The Why of the Swedish Vote

It was once unthinkable. In the country long considered the model of the social-democratic welfare state, along with its egalitarian ethos, the nationalist and populist far right has made huge political gains, all in just a few years. This is despite unrelenting attacks on the “Sweden Democrats” by the mainstream press. Many voters disagreed with what they were supposed to do and instead embraced a form of politics once unknown in this country.

Sweden now joins many other countries in Europe – Italy, Hungary, Poland, France, Germany, and, of course, the UK – in experiencing political upheaval in the wake of the refugee crisis. Sweden took in more refugees than any other country, and now this vote is being widely interpreted as an anti-immigrant backlash.

And that’s about as deep as the analysis goes, along with the now-predictable rhetorical wars over race, nationality, religion, and the politics of hate. If that sounds familiar, it’s because it tracks what is happening in the US today. It’s the breakdown of the postwar political consensus and the move to something new. What that is and means – and whether it is going to mean more or less liberty in our lives – is in flux.

The fundamental political dynamic at play concerns economics and its intersection with culture. To understand, you can do a deep dive into the academic literature on the subject to discover a large literature that goes unreported. Or you can rely on an intuitive grasp of the redistributionist nation state and the demographic and cultural presumptions behind it. Either way, there is a deeper path to understanding what is really happening in Sweden, Europe, and the US today.


Consider most recently a massive study published by Klaus Gründler and Sebastian Köllner of the economics department of the University of Würzburg, and published by the Munich Society for the Promotion of Economic Research: “Culture, Diversity, and the Welfare State.” It’s a 50-age global study using every bit of data available and every statistical technique for assessing cause and effect, featuring a blithering array of data and references.

At issue is the relationship between population heterogeneity and the stability of the high-tax social-assistance state of the sort built in every European country after the end of the Second World War.

The results are startling if deeply buried:

“In countries that are shaped by a low level of diversity, an increase in religious, cultural, and ethnic variety results in a lower tendency to support redistributive policies. In this case, ethnic minorities may be perceived as posing a political or economic threat to the cultural majority in the country….. [O]ur results demonstrate that an increase in diversity yields a significantly negative effect on the generosity of the welfare state that is most pronounced with regard to cultural and ethnic fractionalization.”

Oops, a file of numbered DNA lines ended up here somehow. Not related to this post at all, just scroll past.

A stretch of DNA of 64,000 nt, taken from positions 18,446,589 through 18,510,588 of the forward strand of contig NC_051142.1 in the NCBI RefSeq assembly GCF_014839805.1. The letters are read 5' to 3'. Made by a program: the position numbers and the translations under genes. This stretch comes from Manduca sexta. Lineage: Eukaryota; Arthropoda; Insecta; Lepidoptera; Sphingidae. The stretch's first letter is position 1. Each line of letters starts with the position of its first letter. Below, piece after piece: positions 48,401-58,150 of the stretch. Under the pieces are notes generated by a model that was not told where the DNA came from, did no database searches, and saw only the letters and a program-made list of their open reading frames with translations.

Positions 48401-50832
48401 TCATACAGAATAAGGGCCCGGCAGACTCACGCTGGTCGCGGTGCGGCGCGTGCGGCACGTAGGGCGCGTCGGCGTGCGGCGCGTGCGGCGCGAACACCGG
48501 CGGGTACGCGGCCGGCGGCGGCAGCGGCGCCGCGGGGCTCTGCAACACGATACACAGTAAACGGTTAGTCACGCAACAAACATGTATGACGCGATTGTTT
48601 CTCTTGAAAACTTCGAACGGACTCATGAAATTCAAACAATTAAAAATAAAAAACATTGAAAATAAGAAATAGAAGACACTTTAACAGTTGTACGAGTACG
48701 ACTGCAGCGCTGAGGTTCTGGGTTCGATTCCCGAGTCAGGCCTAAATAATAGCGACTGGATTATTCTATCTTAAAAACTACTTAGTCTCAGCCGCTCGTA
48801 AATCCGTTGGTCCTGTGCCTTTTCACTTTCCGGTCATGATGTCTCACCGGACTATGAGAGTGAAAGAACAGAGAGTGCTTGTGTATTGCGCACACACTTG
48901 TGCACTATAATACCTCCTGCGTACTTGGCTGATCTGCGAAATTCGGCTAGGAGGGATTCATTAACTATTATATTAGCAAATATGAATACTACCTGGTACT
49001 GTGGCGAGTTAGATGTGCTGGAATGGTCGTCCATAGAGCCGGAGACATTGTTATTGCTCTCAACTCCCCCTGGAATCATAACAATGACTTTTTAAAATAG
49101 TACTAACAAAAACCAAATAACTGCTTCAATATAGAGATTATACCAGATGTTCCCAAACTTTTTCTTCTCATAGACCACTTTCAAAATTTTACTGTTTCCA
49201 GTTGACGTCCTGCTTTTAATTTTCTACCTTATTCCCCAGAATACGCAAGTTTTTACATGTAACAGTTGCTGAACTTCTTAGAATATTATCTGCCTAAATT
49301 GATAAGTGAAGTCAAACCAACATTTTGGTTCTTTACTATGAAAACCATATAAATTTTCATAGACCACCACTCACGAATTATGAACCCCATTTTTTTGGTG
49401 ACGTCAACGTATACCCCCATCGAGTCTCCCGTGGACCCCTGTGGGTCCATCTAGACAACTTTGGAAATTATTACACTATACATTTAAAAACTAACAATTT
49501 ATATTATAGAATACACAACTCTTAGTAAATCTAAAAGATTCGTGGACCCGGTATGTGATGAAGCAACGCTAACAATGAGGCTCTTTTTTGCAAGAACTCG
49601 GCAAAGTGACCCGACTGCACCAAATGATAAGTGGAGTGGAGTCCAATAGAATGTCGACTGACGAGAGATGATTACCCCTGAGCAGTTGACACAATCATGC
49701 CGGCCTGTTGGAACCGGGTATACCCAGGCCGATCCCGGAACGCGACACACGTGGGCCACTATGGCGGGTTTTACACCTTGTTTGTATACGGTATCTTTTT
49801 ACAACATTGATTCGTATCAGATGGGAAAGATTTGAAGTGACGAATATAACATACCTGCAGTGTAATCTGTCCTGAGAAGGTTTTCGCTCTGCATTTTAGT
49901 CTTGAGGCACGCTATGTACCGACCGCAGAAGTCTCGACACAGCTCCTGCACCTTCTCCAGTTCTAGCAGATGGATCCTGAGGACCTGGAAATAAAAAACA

To translate these findings: people will tolerate large, invasive, redistributionist states so long as they think people more or less like themselves are benefiting; that is, provided that the public sector is perceived as an overlord of a large family.

However, when conditions change, and the population loses its collective demographic characteristics, people don’t like their tax dollars funneled to people too much unlike themselves. They will fight that one of two ways: dismantling the welfare state or kicking out those perceived to be interlopers.

In short, all data indicate that the mix of the two – high diversity and high welfare – is not politically sustainable. Again, this is not my opinion much less my wish; it is what all the available literature indicate. This is a gigantic if largely unmentioned problem for social democratic ideology, perhaps its largest single failing.

It goes a long way toward explaining the politics of Europe today. What’s being described as a shift to the “right,” in other words, might be best understood as an attempt to restore not only the unitary state and its traditional demographic of native beneficiaries but also to sustain redistributionist policies against popular resentment. The political expression of that tendency usually trends toxic for a reason: it is only realized by rallying people based on identity politics against some groups who are considered the enemy. And this is what introduces a different brand of collective consciousness, one more nationalist than equalitarian but less liberal than both.

The authors of the above study introduce one proviso they detect in the data, what they call a “tipping point” at which the diversity becomes so high and entrenched that the new immigrants have enough voting power to impose more redistribution by force. The authors treat this as something of a bright spot in otherwise alarming findings. I’m seriously doubtful that most people would share that outlook. It is precisely this apocalyptic political fear that drives the immigration debate in the US.

Support for Welfare

Continuing on with the literature roundup, in 2007, Steffen Mau of University of Bremen wanted to discover whether heterogeneous populations undermine the welfare state’s legitimacy. The result was a literature roundup and 16-nation study called “Sustainable Welfare and Sustainable Growth.”

Speaking from the perspective that welfare states are essential, he wrote that, “The nation state became one of the most important organizational entities for social solidarity...because it provided the fundamentals of a political identity and social morals, which legitimately guaranteed the establishment of social security and transfer systems.”

According to this way of thinking, the whole point of the nation state is to build up a huge transfer system, without which a nation drifts aimlessly. Such a system presumes a level of homogeneity in the population. The ethos is built to exclude outsiders, in other words.